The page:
See the brainless 'purple sock' worm scientists found under the sea

The sea floor is a wonderland, and scientists have discovered some new species of worm-like critters that look like discarded laundry items and churros.

Amanda Kooser
Freelance writer Amanda C. Kooser covers gadgets and tech news with a twist for CNET. When not wallowing in weird gear and iPad apps for cats, she can be found tinkering with her 1956 DeSoto.
Amanda Kooser
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Worm creature
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Worm creature

I found your missing sock.

Monterey Bay Aquarium Research Institute

An old mystery has puzzled scientists for more than 60 years. It involves a flat, pinkish, worm-looking creature discovered near Sweden under the sea in 1950. Until now, the worm-like genus Xenoturbella had been hard to place in the hierarchy of the animal kingdom, but a study published Wednesday puts them firmly "near the base of the evolutionary tree."

Twelve years of collection and study turned up four new species to add to the first found all those years ago. Researchers gathered specimens from off the coasts of Mexico and California and performed anatomic and genetic analyses to identify the new species. What might entertain lay people is that the critters look a lot like discarded laundry items and fried pastries.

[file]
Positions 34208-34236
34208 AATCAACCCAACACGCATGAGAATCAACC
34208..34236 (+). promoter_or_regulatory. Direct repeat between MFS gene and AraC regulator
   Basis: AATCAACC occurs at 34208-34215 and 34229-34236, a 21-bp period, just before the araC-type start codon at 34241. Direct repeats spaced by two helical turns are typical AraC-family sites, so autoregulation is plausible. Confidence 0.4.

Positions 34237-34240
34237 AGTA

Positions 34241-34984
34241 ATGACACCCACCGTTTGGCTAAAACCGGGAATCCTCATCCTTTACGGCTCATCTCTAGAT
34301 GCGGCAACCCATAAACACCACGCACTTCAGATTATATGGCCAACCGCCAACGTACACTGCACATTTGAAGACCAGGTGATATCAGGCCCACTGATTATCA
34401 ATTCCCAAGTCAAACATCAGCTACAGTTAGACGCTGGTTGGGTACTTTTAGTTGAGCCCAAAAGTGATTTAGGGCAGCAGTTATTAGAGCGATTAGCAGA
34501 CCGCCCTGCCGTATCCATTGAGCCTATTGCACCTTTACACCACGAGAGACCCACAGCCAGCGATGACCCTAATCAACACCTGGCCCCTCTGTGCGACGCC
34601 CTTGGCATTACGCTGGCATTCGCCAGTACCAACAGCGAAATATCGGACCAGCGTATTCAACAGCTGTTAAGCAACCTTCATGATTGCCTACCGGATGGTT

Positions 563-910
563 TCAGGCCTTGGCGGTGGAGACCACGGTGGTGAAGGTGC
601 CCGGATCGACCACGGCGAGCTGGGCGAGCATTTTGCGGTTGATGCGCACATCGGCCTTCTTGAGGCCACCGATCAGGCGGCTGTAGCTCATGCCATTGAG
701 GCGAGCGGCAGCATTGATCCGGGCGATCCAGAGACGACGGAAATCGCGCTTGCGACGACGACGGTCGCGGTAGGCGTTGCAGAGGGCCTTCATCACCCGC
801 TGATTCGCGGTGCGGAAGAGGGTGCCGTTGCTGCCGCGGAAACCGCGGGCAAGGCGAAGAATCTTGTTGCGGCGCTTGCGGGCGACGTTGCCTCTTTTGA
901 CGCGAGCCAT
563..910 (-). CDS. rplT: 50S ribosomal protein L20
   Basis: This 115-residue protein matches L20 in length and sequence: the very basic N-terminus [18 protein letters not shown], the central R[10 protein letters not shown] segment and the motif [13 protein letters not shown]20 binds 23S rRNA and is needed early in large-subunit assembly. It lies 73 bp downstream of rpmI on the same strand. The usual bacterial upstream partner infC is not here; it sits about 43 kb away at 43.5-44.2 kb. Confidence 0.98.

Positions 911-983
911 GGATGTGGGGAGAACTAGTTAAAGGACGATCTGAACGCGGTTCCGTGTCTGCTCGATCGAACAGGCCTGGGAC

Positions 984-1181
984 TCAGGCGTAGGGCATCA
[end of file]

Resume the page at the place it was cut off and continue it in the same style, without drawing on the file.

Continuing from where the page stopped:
The study in the journal Nature describes the deep-water species. The researchers say some of them resemble "purple socks." Another of the discoveries is now named Xenoturbella churro, since it looks like a sea-logged version of the popular fried treat, minus the sugar and cinnamon topping.

The unusual creatures have been called everything from flatworms to mollusks, but the Scripps Institute of Oceanography now refers to them as deep-sea worms. "The findings have implications for how we understand animal evolution," said Scripps marine biologist and lead author Greg Rouse.

The invertebrates tend to hang out near "deep-sea cold seeps, hydrothermal vents, and whale carcasses." They are very simple beasts that have no brains, eyes or gills. The only opening is a mouth. The largest, Xenoturbella monstrosa, is a mere 8 inches in length (about 20 centimeters).

Video footage of one of the worms shows that they are slightly more exciting to watch than a pet rock. While bigger sea animals like whales and dolphins may attract more attention, these sock- and snack-like critters are helping scientists learn more about the evolution of organs in the animal world.

Rouse expects the four new species to be just the beginning of a series of new discoveries of similar sea worms. Perhaps researchers will find one that looks like a popular Mexican dish and name it Xenoturbella relleno.